Health

Introvert Hangovers Are Real—Here’s How To Cope

Introvert hangovers are a thing—and they can be brutal.

If you’re an introvert, you know how draining it can be to interact with people for a long period of time.

Introverts are energized by spending time alone, so when they don’t get an opportunity to recharge, exhaustion sets in. Depending on their level of introversion, some people might actually have physical symptoms following a long bout of socialization. Blogger Shawna Courter describes this sensation as an “introvert hangover.”

If you’re not an introvert and have no idea what Courter is talking about, the description from her blog might help you better understand the burnout that can happen to introverts after a long evening of socializing:

“An ‘introvert’ hangover is a pretty terrible thing to experience. It starts with an actual physical reaction to overstimulation. Your ears might ring, your eyes start to blur, and you feel like you’re going to hyperventilate. Maybe your palms sweat. And then your mind feels like it kind of shuts down, building barriers around itself as if you had been driving on a wide open road, and now you’re suddenly driving in a narrow tunnel. All you want is to be at home, alone, where it’s quiet.”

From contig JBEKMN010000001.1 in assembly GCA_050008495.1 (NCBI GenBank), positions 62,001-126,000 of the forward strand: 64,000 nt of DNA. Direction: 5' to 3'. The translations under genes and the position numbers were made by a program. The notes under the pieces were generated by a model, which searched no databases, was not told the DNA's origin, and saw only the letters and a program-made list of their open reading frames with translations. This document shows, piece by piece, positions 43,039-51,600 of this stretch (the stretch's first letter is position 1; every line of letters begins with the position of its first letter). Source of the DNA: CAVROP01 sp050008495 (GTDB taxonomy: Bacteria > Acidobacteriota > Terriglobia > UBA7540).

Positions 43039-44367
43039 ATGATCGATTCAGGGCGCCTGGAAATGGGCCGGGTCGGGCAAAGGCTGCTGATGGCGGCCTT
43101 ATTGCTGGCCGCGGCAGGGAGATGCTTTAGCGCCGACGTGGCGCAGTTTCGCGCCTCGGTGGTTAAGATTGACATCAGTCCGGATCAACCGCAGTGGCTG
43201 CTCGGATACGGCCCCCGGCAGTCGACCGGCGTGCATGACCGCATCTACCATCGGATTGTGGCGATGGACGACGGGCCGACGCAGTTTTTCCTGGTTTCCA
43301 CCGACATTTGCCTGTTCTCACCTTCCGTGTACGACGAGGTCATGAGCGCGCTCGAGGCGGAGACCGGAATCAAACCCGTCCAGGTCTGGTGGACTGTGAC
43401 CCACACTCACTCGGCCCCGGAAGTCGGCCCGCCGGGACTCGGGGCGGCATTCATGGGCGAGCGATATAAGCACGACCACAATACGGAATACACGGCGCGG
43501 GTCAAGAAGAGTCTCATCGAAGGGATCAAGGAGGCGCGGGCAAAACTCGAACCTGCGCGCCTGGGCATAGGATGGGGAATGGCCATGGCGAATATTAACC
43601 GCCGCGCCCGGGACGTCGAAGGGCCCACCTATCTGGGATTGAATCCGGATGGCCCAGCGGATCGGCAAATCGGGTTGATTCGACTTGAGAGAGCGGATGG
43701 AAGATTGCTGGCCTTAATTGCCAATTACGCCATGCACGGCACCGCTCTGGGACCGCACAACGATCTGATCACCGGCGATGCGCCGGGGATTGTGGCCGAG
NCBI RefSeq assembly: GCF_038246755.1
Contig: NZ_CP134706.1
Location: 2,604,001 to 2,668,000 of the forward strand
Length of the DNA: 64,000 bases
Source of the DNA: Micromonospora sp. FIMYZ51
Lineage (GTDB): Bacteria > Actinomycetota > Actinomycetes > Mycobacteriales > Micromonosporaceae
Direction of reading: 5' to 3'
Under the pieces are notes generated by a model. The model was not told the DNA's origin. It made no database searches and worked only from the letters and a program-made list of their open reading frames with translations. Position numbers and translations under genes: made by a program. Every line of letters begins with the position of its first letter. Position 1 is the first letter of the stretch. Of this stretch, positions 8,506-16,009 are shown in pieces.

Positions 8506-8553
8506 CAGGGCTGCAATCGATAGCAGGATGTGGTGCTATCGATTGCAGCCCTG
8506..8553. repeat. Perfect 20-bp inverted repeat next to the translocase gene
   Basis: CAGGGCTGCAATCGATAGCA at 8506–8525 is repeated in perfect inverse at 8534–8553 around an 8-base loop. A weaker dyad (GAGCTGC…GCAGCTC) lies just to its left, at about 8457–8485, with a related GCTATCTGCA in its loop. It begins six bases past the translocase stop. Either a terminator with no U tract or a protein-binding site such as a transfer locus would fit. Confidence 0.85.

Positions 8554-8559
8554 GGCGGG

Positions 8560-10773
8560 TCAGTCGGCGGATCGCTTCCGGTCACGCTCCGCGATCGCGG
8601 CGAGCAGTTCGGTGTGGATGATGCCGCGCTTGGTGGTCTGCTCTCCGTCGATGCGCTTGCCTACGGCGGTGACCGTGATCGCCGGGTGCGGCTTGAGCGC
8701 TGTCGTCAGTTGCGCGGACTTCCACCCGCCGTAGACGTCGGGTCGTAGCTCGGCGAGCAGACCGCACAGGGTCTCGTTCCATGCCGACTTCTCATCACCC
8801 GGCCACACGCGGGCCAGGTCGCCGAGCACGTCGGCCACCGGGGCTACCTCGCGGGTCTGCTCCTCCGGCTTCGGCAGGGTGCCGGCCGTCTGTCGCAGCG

Some people who are more ambiverted (aka, halfway between an introvert and extrovert) fall in the middle and don’t have any physical symptoms, but desperately need some alone time to process things. Other people who describe themselves as extra-introverted might have even worse symptoms.

Luckily, Psychology Today has some tips to help introverts build and maintain their resilience, which will also help them cope with or avoid “introvert hangovers”:

  • View your temperament as a positive—it’s not a bad thing to be introverted.
  • Understand what it is in particular that overstimulates you.
  • Find your own ways of interacting with the world, even if it doesn’t match the ways of most extroverts.

We all prefer different levels of socialization, but the more in tune you are with what energizes you and what exhausts you, the more you can avoid those “introvert hangovers.”

Photo by Mic445